Updated: 2 days ago
Memory is quintessential to learning. As part of the human learning process, memory consolidation is needed to support the storage of enduring memories. Therefore, sleep is critical for memory and learning. However, sleep deprivation is one of the greatest challenges for students. Sleep deprivation has been identified as a global epidemic with a myriad of negative consequences on cognitive function, psychological well-being, and physiological health (Lyon, 2019).
Sleep debt is defined as getting fewer than the recommended hours of sleep needed. Simply sleeping in on the weekends will not erase slept debt that accumulates over many nights. It is essential to know how much sleep you should be getting. It is also important to understand the negative effects that sleep debt has on cognitive function, psychological well-being, and physiological health. For students, this is particularly important since sleep debt impacts learning, memory, and health. Sleep debt also effects educators.
How much sleep is recommended?
The Center for Disease Control (2017) provides sleep recommendations based on hours per day and age groups (see Table 1).
Recommended Hours of Sleep Per Day, CDC
It is important to review what national data reveals about sleep deprivation for students and educators in the United States. The following citations provide an overview why understanding sleep debt is so important to the well-being of students and educators. Note: Data is pre-pandemic.
"84 million adults sleep less than the recommended 7 or more hours per night." (Penn State U, 2020)
"80% of college students get less than 7 hours of sleep on average." (Breese, 2020; see Figure 1)
"Up to 60% of all college students suffer from a poor sleep quality, and 7.7% meet all criteria of an insomnia disorder.” (Schlarb, Friedrich & Claben, 2017)
"72.7% high school students (grades 9-12) did not get enough sleep on school nights." (CDC, 2020)
"Sleep deficit stats prove that 60-70% of American teens live in sleep debt." (Jacimovic, 2020)
“College students rank sleep problems as the No. 2 cause of difficulties with academic performance. Stress is No. 1.” (Emerson, 2018)
"Teachers and staff slept an average of 6.6 hours per night and 48 percent slept six or fewer hours per night." (American Federation of Teachers, 2017)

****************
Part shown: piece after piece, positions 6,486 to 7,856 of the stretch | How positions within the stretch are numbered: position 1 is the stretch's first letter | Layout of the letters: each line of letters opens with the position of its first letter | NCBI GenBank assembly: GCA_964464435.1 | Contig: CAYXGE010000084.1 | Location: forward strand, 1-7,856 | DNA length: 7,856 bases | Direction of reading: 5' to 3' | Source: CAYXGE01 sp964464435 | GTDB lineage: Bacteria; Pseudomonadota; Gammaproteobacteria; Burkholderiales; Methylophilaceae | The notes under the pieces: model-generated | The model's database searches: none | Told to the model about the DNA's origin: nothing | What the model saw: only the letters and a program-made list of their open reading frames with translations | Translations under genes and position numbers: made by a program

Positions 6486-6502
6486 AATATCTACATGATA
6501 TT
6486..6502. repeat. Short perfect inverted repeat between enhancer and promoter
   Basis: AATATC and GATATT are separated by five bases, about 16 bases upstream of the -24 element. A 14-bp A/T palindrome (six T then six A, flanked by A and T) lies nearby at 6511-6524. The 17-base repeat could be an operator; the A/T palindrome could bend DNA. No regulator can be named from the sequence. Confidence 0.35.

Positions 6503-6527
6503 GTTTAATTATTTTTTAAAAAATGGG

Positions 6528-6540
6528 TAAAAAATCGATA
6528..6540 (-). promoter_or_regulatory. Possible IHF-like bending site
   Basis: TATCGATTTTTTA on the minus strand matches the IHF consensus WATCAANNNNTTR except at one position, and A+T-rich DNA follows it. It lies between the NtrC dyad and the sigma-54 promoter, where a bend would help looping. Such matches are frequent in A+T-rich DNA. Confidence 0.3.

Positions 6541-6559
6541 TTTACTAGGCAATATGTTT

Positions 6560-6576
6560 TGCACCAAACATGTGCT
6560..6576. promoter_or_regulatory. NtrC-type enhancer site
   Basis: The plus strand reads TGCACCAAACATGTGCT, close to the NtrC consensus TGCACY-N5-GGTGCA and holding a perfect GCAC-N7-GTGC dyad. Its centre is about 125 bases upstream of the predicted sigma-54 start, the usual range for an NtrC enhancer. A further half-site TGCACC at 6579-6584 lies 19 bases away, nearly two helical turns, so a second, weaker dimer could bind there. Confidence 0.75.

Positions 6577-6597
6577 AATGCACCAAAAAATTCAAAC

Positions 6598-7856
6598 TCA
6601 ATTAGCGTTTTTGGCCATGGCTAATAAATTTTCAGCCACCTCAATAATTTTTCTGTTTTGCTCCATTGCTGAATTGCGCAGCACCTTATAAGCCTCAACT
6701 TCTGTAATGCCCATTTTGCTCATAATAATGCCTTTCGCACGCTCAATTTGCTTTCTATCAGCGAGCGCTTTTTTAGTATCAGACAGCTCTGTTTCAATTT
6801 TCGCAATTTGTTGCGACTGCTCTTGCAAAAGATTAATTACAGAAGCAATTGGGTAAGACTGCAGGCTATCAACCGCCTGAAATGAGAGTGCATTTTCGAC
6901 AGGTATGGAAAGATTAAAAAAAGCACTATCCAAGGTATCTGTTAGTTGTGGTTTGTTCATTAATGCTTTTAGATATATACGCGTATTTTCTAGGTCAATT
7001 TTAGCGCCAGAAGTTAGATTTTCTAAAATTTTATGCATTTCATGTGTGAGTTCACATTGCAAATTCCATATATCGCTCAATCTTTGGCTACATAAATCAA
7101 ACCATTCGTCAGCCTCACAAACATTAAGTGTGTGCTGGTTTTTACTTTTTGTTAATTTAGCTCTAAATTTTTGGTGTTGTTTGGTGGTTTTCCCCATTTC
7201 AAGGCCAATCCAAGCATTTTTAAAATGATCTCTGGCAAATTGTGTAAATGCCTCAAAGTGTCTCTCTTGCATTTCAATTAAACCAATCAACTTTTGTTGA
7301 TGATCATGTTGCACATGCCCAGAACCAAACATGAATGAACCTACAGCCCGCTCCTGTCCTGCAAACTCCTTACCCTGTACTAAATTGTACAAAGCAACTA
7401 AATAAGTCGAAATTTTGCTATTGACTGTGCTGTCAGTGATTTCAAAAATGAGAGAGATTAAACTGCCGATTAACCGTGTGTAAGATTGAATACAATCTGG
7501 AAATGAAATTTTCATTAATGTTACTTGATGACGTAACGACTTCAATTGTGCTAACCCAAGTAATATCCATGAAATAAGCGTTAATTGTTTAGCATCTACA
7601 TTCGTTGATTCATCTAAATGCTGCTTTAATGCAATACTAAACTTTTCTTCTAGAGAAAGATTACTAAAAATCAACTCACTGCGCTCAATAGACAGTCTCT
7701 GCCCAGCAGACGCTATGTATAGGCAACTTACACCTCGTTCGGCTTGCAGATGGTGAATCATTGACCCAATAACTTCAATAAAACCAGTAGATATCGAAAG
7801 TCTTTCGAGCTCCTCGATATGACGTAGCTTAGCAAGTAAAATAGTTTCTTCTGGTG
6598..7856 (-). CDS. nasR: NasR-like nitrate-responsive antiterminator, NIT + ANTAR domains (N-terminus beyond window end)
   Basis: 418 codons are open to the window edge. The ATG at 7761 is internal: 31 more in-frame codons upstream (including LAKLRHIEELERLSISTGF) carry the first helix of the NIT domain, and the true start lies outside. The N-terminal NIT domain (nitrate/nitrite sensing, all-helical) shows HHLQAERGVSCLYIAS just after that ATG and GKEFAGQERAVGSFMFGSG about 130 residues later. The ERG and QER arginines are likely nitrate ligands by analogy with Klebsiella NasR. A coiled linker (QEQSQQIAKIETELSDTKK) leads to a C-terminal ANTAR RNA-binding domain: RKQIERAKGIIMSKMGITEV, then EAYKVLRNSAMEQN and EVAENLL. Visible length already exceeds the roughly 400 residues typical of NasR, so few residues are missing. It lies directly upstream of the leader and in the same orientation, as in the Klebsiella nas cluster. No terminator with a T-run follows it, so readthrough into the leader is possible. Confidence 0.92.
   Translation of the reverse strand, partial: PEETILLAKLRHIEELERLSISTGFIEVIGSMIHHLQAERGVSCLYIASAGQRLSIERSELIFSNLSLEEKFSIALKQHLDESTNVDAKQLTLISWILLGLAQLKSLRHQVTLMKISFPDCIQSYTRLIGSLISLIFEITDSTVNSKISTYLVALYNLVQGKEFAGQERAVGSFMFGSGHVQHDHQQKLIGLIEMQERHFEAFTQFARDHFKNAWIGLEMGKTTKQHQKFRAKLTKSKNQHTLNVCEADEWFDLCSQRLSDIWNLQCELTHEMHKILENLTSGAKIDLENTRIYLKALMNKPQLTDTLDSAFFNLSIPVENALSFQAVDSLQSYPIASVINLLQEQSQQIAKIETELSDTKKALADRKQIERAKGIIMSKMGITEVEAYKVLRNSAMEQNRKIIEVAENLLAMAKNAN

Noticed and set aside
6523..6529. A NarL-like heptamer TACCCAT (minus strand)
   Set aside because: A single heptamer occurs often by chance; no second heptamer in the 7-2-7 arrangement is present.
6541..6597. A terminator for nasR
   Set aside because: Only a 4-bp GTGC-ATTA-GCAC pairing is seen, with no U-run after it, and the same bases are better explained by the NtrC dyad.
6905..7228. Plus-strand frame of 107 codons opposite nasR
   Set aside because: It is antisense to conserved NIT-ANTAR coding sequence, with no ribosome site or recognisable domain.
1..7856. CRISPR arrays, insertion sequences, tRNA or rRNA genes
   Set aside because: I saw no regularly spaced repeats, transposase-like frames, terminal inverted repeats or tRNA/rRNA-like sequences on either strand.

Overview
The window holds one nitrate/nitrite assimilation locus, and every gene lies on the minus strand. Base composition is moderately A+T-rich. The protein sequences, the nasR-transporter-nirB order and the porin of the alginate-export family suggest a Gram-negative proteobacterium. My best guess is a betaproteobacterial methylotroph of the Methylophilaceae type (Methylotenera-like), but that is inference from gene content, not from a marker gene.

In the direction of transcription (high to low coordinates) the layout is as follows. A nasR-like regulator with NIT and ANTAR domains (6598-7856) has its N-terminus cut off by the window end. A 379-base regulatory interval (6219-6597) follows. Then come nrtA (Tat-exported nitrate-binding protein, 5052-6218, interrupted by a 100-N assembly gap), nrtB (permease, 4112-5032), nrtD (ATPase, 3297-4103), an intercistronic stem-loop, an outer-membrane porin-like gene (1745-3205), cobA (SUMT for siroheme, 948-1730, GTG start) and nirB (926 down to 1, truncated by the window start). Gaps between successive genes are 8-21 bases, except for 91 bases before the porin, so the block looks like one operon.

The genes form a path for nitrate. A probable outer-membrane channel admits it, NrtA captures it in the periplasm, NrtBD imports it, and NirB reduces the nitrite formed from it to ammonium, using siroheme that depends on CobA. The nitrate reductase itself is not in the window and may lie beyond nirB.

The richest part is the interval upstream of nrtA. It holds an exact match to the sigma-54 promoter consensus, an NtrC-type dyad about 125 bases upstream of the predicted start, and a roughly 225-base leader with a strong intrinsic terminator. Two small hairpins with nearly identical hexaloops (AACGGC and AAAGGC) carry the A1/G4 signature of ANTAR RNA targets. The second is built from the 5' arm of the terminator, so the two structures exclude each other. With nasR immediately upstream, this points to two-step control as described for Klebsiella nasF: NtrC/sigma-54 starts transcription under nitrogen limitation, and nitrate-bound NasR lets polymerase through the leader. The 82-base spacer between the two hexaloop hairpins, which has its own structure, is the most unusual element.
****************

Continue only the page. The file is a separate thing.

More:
Number of Hours College Students Sleep by State
It is important that educators and students understand the profound negative effects of sleep deprivation on cognitive function, psychological well-being, and physiological health. The data below provides critical insight into the effects of sleep deprivation that have short and long-term consequences on the brain and body.
“Being sleep-deprived impacts the skills needed to do well on tests, like memory recall and concentration.” (AASM, 2021)
“Getting six-and-a-half hours of sleep every night resulted in grades that were 50 percent lower than students who averaged just one more hour of shut-eye each night.” (Chandler, 2019)
“College students who pull “all-nighters” are more likely to have a lower GPA.” (AASM, 2017)
“Students who stay up late on school nights and make up for it by sleeping late on weekends are more likely to perform poorly in the classroom.” (AASM, 2017)
“After two weeks of sleeping six hours or less a night, students feel as bad and perform as poorly as someone who has gone without sleep for 48 hours.” (AASM, 2017)
“People with sleep problems were found to have an approximately 1.5 times greater risk of Alzheimer’s disease than those with normal sleep.” (Lyon, 2019)
"Just one night of sleep deprivation can lead to accumulation in the brain of the beta amyloid protein, a key component in risk for Alzheimer's disease (American Heart Association, 2020)
“Anxiety causes sleeping problems, and new research suggests sleep deprivation can cause an anxiety disorder.” (Anxiety & Depression Association of America, 2020)
“Sleep deprivation can worsen anxiety, spurring a negative cycle involving insomnia and anxiety disorders.” (Sleep Foundation, 2020)
“Lack of sleep can be caused by, and contribute to, mental health problems." (Konjarski et al., 2018)